The Oxford Guide to Contemporary Writing

Hardcover | April 30, 1999

EditorJohn Sturrock

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Keeping track of contemporary writing is by its nature difficult. What are the recent developments in Chinese or Israeli fiction? What has happened to poetry in Russia since the fall of Communism? Are we even up to date with the best novels or plays of English-speaking countries round theworld? Every year, so much is published which we feel we should know about, that there's a strong need for a volume to evaluate it and put us on the track of what is most worth reading. This new Guide - the only work of its kind to cover world literature of the last thirty years - does just that: intwenty-eight lively and trenchant chapters it assesses the most important and interesting literary developments in all five continents. Taking 1960 as its starting-point, and coming right up to date, the book explores the recent writing of cultures as various as Australian and Spanish-American, French, Japanese, and Czech, Indian and New Zealand - and of course American, English, Irish, Scottish, and Welsh. Each chapter discussesthe literary and cultural contexts for authorship in its particular area, throwing light on a great number of significant writers - including household names such as Mishima, Toni Morrison, Derek Walcott, Patrick White, and Gunter Grass, but setting alongside them many others who may be lessfamiliar but whose work is often just as well worth reading. Combining hard information with intelligent opinion, the Guide offers a discriminating - and sometimes controversial - view of a broad range of contemporary literatures. Anyone interested in the state of world literature today will find the Oxford Guide to Contemporary Writing a fascinating and essential reference book. Contributors... African Countries (Jeremy Harding); Arab Countries (Robert Irwin); Australia (Peter Craven); Brazil (John Gledson); Canada (Sandra Djwa); China, Taiwan, and Hong Kong (Alison Bailey); Czech Republic and Slovakia (Igor Hajek); England (James Wood); France (John Taylor); German-speaking countries(Rhys Williams); Greece (Peter Mackridge); Hungary (Richard Aczel); India (Richard Cronin); Ireland (Patricia Craig); Israel (Bryan Cheyette); Italy (Peter Hainsworth); Japan (Mark Morris); New Zealand (Iain Sharp); Poland (George Hyde with Wieslaw Powaga); Portugal (Maria Guterres); Russia (RobertPorter); Scandinavia (Janet Garton); Scotland (Kasia Boddy); Spain (Abigail Lee Six); Spanish America (Michael Wood); United States (Wendy Lesser); Wales (Ned Thomas); West Indies (Al Creighton)

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From Our Editors

Truly international in scope, The Oxford Guide to Contemporary Writing provides in 28 insightful and eminently readable chapters an accessible, informative, and fluent account of all that is most significant and worth reading in the mass of writing since 1960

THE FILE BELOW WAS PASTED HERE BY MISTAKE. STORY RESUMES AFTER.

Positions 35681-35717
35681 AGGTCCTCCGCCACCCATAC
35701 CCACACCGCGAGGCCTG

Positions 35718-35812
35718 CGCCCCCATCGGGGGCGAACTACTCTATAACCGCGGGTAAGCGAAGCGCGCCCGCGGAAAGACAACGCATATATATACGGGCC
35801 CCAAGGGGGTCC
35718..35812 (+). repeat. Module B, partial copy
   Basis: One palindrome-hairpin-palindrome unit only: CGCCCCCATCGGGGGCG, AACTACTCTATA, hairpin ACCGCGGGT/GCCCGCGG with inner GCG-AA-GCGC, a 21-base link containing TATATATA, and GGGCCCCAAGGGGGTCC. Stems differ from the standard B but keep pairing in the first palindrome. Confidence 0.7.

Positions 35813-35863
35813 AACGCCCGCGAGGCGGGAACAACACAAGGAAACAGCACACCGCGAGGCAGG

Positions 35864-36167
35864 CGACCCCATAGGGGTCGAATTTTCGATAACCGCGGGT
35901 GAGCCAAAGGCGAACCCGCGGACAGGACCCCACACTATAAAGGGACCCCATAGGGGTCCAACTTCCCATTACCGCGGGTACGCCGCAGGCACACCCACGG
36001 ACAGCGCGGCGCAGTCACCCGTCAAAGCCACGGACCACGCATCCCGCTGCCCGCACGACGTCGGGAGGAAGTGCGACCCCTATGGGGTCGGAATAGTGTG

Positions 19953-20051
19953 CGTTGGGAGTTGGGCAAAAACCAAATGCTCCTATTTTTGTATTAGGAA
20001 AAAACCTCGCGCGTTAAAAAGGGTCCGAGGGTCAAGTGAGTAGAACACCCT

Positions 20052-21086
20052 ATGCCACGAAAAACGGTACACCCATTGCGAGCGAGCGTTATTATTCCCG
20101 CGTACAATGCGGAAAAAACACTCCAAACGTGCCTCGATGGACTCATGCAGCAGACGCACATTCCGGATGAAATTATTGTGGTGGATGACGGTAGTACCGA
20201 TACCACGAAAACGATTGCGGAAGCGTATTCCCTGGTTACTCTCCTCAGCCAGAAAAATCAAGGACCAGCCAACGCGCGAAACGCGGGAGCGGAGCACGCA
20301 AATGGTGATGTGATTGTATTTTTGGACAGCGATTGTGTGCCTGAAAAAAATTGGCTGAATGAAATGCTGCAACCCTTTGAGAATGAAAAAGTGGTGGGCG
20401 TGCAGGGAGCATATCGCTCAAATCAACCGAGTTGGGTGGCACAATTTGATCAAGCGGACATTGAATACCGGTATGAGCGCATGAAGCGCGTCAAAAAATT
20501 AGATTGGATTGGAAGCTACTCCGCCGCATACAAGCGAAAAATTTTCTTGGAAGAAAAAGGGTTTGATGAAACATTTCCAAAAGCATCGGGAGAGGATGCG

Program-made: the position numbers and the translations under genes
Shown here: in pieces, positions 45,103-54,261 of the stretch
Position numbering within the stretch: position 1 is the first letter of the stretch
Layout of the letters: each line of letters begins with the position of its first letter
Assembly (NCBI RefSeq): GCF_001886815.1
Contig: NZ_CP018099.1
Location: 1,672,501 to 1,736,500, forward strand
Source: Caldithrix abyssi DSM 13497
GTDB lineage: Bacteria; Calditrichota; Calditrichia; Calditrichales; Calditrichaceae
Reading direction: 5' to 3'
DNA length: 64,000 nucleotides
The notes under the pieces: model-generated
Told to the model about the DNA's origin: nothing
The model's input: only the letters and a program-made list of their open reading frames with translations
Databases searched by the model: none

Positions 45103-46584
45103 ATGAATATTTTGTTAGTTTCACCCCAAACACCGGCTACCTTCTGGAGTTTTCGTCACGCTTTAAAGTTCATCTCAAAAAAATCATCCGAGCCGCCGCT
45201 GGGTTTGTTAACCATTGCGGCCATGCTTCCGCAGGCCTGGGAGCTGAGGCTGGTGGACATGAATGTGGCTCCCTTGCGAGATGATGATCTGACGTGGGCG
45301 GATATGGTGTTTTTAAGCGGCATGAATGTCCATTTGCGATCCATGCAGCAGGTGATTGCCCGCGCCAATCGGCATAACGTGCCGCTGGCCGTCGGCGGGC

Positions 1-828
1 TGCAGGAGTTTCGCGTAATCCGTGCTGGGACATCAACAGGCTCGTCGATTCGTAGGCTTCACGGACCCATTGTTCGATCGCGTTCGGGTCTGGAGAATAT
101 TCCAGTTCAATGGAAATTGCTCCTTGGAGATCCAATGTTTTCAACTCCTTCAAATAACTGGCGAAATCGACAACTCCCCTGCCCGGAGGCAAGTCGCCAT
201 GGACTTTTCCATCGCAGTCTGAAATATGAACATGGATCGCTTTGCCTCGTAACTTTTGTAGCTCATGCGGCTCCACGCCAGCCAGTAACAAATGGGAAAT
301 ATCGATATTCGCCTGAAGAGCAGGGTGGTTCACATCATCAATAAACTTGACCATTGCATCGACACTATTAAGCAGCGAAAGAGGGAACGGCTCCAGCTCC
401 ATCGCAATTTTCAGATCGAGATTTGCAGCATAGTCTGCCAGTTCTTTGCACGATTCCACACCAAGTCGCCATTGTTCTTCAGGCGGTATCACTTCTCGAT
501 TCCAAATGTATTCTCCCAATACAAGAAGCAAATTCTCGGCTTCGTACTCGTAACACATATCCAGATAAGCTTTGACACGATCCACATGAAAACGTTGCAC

From the Publisher

Keeping track of contemporary writing is by its nature difficult. What are the recent developments in Chinese or Israeli fiction? What has happened to poetry in Russia since the fall of Communism? Are we even up to date with the best novels or plays of English-speaking countries round theworld? Every year, so much is published which...

From the Jacket

Keeping track of contemporary writing is by its nature difficult. What are the recent developments in Chinese or Israeli fiction? What has happened to poetry in Russia since the fall of Communism? Are we even up to date with the best novels or plays of English-speaking countries round the world? Every year, so much is published which w...

John Sturrock is Consulting Editor of The London Review of Books, and former Deputy Editor of The Times Literary Supplement. He is the author of The French New Novel (OUP 1969); Paper Tigers: The Ideal Fictions of Jorge Luis Borges (OUP l977); and the editor of Structuralism and Since (OUP l980).

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Format:HardcoverDimensions:502 pages, 9.13 × 6.1 × 1.34 inPublished:April 30, 1999Publisher:Oxford University Press

The following ISBNs are associated with this title:

ISBN - 10:0198182627

ISBN - 13:9780198182627

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Table of Contents

Editor's Introduction1. Jeremy Harding: African Countries2. Robert Irwin: Arab Countries3. Peter Craven: Australia4. John Gledson: Brazil5. Sandra Djwa: Canada6. Alison Bailey: China, Taiwan, and Hong Kong7. Igor Hajek: Czech Republic and Slovakia8. James Wood: England9. France10. Rhys Williams: German-Speaking Countries11. Peter Mackridge: Greece12. Richard Aczel: Hungary13. Richard Cronin: India14. Patricia Craig: Ireland15. Bryan Cheyette: Israel16. Peter Hainsworth: Italy17. Mark Morris: Japan18. Iain Sharp: New Zealand19. George Hyde, with Wieslaw Powaga: Poland20. Portugal. Maria Guterres: 21. Robert Porter: Russia22. Janet Garton: Scandinavia23. Kasia Boddy: Scotland24. Spain: Abigail Lee Six25. Michael Wood: Spanish America26. Wendy Lesser: United States27. Ned Thomas: Wales28. Al Creighton: West IndiesIndex

From Our Editors

Truly international in scope, The Oxford Guide to Contemporary Writing provides in 28 insightful and eminently readable chapters an accessible, informative, and fluent account of all that is most significant and worth reading in the mass of writing since 1960

Editorial Reviews

`a guide of enormous scope, covering the contemporary writing of most of the globe since the 1960s ... sharply informative and crisply written ... The discussions of national literatures are frequently penetrating and provocative. It is most stimulating and informative. Its greatest virtue isthat it makes us lift our heads above our own parochialism.'Joan Bridgman, Contemporary Review, Vol. 269, No. 1570, Nov '96